If you’ve ever enjoyed a Wedge LIVE! video you may not realize the debt you owe to workers at Minneapolis City Hall who operate the cameras and make sure those videos make their way to YouTube. It’s been invaluable for me, and the journalism I do, that City Council meeting are recorded and broadcast to the public. Same goes for the Planning Commission.
But not everything that happens in the council chamber is streamed, recorded, and archived to video. This lack of basic transparency is a reasonably big deal at the moment: there’s a group trying to dramatically alter the way our local democracy functions by changing the composition of the City Council. The first step in that process involves presenting the idea to the city’s Charter Commission. But Charter Commission meetings aren’t broadcast or archived to video. The cameras are there, in the room where the meetings happen — but they aren’t turned on.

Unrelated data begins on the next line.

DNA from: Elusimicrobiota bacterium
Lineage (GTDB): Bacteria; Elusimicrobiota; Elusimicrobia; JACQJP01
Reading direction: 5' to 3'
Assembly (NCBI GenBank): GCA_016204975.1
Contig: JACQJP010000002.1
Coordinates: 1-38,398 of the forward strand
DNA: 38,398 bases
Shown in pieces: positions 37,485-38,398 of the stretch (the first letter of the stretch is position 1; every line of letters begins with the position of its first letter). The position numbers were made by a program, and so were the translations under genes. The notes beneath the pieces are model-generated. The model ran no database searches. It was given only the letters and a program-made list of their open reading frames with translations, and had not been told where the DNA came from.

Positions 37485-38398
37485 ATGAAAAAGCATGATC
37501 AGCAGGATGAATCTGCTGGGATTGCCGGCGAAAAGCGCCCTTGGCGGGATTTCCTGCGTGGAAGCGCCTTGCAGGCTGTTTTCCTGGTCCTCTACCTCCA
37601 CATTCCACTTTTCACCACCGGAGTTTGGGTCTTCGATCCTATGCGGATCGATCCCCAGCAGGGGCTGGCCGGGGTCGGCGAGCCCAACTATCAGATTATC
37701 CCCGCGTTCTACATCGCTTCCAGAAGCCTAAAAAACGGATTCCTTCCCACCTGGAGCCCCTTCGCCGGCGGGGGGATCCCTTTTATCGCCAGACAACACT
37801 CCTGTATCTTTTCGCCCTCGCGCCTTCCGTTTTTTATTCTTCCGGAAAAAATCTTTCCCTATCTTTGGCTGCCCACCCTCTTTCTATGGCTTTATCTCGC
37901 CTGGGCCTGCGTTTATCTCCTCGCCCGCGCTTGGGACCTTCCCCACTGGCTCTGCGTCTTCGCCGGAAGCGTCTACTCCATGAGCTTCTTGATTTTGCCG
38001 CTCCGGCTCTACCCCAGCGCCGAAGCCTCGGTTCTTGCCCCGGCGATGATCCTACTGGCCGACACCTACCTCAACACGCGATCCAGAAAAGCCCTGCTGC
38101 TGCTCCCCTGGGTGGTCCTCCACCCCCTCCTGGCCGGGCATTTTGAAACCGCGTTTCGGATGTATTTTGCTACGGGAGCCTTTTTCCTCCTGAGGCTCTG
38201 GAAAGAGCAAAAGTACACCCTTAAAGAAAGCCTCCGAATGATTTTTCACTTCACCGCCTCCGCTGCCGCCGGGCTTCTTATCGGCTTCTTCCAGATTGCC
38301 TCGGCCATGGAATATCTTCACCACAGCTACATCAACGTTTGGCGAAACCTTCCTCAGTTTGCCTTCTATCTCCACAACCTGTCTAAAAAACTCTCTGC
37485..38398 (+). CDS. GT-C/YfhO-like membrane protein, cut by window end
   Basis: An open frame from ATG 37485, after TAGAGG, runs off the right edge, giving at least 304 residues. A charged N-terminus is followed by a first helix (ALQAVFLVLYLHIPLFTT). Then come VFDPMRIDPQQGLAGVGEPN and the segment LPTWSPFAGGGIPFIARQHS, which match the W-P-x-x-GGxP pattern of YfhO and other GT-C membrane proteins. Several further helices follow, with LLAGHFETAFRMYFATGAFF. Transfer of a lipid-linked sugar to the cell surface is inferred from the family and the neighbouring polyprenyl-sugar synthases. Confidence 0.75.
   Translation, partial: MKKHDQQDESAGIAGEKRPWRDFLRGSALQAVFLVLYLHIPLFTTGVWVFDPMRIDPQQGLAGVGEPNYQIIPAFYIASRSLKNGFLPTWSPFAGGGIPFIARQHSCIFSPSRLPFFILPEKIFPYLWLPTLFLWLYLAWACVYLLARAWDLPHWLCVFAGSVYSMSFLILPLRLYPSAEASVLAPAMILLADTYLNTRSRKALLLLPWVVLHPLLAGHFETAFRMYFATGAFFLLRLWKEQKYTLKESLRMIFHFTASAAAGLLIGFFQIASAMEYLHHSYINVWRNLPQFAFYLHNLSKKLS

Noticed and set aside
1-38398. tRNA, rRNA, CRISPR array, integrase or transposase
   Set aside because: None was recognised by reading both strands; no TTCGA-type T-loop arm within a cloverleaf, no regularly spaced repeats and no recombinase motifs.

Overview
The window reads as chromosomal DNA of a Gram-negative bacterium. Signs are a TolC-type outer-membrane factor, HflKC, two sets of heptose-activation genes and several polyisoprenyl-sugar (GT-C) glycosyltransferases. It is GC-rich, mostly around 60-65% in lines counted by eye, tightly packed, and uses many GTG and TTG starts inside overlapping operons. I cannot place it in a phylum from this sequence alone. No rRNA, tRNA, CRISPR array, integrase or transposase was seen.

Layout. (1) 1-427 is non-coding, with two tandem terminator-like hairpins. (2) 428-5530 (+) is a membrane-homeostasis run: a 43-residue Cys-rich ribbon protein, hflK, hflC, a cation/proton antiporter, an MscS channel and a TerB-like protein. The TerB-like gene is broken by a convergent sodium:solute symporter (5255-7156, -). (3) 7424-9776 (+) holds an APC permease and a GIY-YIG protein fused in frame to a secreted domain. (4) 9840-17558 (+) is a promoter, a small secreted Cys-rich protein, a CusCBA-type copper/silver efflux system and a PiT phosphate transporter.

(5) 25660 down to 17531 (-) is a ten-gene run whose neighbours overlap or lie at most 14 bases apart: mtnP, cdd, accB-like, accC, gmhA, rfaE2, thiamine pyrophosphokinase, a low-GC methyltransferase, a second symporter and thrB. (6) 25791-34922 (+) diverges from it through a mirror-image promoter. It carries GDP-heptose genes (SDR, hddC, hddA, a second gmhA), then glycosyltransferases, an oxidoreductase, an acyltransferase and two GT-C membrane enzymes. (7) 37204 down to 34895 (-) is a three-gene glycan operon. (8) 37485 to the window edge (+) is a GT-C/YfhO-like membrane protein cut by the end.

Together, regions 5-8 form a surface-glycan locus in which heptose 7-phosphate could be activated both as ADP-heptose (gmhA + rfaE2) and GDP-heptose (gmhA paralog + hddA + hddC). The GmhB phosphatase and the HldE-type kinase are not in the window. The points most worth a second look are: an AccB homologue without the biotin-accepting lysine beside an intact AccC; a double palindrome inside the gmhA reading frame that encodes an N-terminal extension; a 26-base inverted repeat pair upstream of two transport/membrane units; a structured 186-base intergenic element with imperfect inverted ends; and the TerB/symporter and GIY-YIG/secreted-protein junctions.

The Charter Commission isn’t the only board or commission that happens without a video broadcast: there’s also Police Oversight, Civil Rights, Heritage Preservation, the Board of Estimate and Taxation, and the Zoning Board of Adjustment.
Turning the cameras on requires money in the budget — for the staff time required to perform this work. To make sure this money is included in the city’s 2020 budget, contact the Mayor Frey and your city council member.
What to say:
In the 2020 budget I support including money for broadcasting video of all board and commission meetings that happen in council chambers at City Hall, including but not limited to: Police Oversight, Civil Rights, Heritage Preservation, the Board of Estimate and Taxation, and the Zoning Board of Adjustment.”